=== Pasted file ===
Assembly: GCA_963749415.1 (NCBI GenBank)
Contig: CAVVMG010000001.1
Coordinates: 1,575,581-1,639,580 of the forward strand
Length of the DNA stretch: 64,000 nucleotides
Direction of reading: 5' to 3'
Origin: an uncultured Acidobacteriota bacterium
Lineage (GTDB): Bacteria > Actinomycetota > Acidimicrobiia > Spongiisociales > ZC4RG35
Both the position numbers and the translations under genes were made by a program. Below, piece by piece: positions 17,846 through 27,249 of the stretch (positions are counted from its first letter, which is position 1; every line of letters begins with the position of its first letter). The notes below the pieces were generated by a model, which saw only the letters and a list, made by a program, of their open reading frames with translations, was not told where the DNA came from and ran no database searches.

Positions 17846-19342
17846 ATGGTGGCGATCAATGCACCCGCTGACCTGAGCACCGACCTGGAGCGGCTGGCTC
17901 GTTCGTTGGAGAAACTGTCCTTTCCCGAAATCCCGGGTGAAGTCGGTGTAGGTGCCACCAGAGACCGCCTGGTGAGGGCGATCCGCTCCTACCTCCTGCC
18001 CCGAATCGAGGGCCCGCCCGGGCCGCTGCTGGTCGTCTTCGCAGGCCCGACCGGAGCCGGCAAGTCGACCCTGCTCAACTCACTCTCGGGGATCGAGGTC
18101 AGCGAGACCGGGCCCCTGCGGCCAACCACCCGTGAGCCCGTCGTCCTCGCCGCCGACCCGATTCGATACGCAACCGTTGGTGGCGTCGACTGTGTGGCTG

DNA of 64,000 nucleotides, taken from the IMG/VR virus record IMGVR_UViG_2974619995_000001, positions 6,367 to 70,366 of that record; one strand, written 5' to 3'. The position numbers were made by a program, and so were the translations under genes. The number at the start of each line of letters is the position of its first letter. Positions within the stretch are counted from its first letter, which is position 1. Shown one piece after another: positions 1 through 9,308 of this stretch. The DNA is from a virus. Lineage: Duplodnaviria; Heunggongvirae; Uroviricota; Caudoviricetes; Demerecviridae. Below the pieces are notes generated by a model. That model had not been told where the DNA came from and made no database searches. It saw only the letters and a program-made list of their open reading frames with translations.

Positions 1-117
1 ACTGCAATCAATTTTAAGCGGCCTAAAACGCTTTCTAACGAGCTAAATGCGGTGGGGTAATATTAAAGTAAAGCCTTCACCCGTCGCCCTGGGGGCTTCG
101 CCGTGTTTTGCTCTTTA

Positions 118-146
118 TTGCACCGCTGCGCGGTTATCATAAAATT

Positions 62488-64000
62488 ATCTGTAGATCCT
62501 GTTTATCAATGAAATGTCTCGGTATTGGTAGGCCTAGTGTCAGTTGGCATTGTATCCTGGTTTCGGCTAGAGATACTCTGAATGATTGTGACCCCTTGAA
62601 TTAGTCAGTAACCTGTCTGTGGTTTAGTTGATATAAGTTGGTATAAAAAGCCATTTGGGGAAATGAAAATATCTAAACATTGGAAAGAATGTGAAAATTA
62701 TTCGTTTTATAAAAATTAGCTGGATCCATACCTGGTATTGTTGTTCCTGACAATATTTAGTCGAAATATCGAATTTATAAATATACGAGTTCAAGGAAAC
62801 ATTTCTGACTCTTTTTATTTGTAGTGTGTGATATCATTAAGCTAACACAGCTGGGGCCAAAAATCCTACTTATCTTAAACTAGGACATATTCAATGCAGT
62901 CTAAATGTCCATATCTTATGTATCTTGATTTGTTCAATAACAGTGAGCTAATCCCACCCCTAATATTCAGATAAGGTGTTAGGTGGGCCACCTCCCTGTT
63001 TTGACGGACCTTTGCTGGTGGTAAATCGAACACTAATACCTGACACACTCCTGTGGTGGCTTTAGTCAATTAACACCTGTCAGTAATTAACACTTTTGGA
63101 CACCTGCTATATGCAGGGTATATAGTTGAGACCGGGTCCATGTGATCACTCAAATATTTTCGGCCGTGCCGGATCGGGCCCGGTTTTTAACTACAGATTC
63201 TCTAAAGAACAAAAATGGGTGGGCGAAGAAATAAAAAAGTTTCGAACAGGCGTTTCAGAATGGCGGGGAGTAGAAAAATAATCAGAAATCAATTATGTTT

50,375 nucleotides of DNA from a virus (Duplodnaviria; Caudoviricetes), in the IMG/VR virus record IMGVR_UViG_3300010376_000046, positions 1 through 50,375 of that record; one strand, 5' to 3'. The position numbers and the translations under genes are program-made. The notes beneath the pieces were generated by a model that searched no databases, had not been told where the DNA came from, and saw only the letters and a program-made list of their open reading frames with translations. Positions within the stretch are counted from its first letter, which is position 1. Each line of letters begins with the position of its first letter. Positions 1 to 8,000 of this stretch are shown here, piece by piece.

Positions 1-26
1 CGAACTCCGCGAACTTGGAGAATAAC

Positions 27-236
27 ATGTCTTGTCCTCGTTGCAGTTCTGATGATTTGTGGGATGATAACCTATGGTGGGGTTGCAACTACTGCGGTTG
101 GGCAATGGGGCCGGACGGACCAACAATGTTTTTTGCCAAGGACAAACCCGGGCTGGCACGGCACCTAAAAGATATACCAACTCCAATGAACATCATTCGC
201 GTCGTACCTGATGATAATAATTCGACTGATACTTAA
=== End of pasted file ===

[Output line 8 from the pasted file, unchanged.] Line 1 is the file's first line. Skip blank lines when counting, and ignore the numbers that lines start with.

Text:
Both the position numbers and the translations under genes were made by a program. Below, piece by piece: positions 17,846 through 27,249 of the stretch (positions are counted from its first letter, which is position 1; every line of letters begins with the position of its first letter). The notes below the pieces were generated by a model, which saw only the letters and a list, made by a program, of their open reading frames with translations, was not told where the DNA came from and ran no database searches.